My analysis of Turkey’s intervention in Syria is published by The National Interest today.
In the article, “Turkey Confronts its ‘Frankenstein’ in Syria,” I argue that five years into the Syrian war, Turkey is finally confronting some of the problems it helped create.
The first is the Islamic State. Although Turkey denies it ever abetted the caliphate, it did allow weapons and foreign fighters to cross into Syria from 2012 to 2014, hoping this would put pressure on the regime of President Bashar al-Assad.
There is also no doubt Turkey supported more likeminded Islamists in Syria, seeking to take advantage of what was then seen as another “Arab Spring” uprising to reassert its influence in the Middle East.
This inadvertently exacerbated Turkey’s second security challenge: Kurdish independence.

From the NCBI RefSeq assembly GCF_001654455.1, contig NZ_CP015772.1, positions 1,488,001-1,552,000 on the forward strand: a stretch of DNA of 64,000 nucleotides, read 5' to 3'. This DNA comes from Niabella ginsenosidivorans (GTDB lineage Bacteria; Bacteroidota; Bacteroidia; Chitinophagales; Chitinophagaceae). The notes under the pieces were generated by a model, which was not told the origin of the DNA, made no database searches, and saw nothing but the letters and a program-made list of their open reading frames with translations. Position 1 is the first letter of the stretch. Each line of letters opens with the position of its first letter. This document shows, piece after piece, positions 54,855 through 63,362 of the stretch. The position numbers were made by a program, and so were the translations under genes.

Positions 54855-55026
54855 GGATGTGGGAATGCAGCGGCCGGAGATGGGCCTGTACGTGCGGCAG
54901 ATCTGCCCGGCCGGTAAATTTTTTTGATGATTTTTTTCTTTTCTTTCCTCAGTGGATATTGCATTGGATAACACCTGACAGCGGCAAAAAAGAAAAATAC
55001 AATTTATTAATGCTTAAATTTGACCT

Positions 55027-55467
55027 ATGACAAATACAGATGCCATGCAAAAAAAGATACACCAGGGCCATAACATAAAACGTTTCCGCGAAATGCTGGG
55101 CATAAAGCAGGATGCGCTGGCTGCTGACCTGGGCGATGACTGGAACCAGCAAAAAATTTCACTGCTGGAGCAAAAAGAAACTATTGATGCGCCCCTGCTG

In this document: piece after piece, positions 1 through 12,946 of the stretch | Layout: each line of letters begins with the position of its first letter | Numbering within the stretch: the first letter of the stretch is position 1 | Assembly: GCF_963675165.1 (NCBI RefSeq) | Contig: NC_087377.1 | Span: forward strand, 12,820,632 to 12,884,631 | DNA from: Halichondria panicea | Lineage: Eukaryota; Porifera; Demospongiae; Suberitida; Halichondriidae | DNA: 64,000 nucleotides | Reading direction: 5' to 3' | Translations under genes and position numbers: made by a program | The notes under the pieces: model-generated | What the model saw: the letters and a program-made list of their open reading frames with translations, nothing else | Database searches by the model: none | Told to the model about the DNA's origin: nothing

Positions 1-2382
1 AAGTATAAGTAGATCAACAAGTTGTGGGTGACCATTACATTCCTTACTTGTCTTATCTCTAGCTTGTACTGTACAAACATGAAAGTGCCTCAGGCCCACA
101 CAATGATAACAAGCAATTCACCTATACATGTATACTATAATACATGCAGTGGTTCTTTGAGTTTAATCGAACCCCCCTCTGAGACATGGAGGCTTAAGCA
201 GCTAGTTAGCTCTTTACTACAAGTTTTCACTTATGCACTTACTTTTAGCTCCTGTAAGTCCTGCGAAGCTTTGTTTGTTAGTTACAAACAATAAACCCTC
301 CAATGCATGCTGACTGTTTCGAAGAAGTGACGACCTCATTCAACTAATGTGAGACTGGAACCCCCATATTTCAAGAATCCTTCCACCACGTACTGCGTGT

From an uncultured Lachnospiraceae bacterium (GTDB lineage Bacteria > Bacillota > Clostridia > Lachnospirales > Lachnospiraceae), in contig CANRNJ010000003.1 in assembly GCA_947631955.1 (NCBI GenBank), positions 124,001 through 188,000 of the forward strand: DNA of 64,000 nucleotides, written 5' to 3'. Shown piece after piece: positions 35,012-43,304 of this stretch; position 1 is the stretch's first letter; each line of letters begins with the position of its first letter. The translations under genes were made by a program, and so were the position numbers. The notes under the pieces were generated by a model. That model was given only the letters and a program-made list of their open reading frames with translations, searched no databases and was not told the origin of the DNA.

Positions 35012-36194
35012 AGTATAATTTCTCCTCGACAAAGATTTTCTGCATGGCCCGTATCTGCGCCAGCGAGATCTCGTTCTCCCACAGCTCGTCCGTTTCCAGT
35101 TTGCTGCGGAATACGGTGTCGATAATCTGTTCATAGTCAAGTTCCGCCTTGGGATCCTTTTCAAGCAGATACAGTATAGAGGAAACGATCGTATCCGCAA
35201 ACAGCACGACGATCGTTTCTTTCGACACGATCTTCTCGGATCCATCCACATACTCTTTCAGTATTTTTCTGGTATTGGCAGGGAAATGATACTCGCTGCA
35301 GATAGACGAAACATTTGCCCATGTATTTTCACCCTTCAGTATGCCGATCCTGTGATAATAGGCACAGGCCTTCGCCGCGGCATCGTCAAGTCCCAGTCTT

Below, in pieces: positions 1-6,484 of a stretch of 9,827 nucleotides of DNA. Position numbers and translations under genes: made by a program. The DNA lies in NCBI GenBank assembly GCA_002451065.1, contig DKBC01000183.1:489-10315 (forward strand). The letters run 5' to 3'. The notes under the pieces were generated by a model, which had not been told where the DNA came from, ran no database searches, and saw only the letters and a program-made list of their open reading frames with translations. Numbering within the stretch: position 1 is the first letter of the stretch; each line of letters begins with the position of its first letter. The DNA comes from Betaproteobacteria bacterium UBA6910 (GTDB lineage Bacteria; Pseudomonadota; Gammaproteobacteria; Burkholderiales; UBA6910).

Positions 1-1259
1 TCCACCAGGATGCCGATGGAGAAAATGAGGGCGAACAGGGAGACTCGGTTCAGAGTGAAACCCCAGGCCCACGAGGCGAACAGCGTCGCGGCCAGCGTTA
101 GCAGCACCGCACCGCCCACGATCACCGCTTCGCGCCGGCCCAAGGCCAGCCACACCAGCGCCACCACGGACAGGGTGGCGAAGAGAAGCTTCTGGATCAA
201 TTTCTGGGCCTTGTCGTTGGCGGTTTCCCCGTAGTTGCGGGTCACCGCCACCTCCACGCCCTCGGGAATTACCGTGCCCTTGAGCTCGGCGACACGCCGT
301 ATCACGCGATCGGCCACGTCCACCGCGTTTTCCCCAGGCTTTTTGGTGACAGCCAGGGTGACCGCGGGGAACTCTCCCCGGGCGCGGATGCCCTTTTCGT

By promoting the disintegration of Syria and trading oil with the Iraqi Kurds over Baghdad’s objections, Turkey helped erase the state borders between the three countries — and helped make an independent Kurdistan seem ever more likely.
This is a nightmare for the Turks.
If an independent Kurdistan emerges from the turmoil in Iraq and Syria, the pressure on Turkey to allow its Kurds to join such a state could prove unbearable. It would then lose between a quarter and a third of its territory as well as its borders with Iran, Iraq and possibly Armenia, relegating it the ranks of lesser powers in the region.
I argue that it’s too late for Turkey to nip the specter of Kurdish secession in the bud. But what it can do is try to contain Kurdish nationalism and block the formation of a Kurdish state in Syria.
Click here to read the whole piece at The National Interest.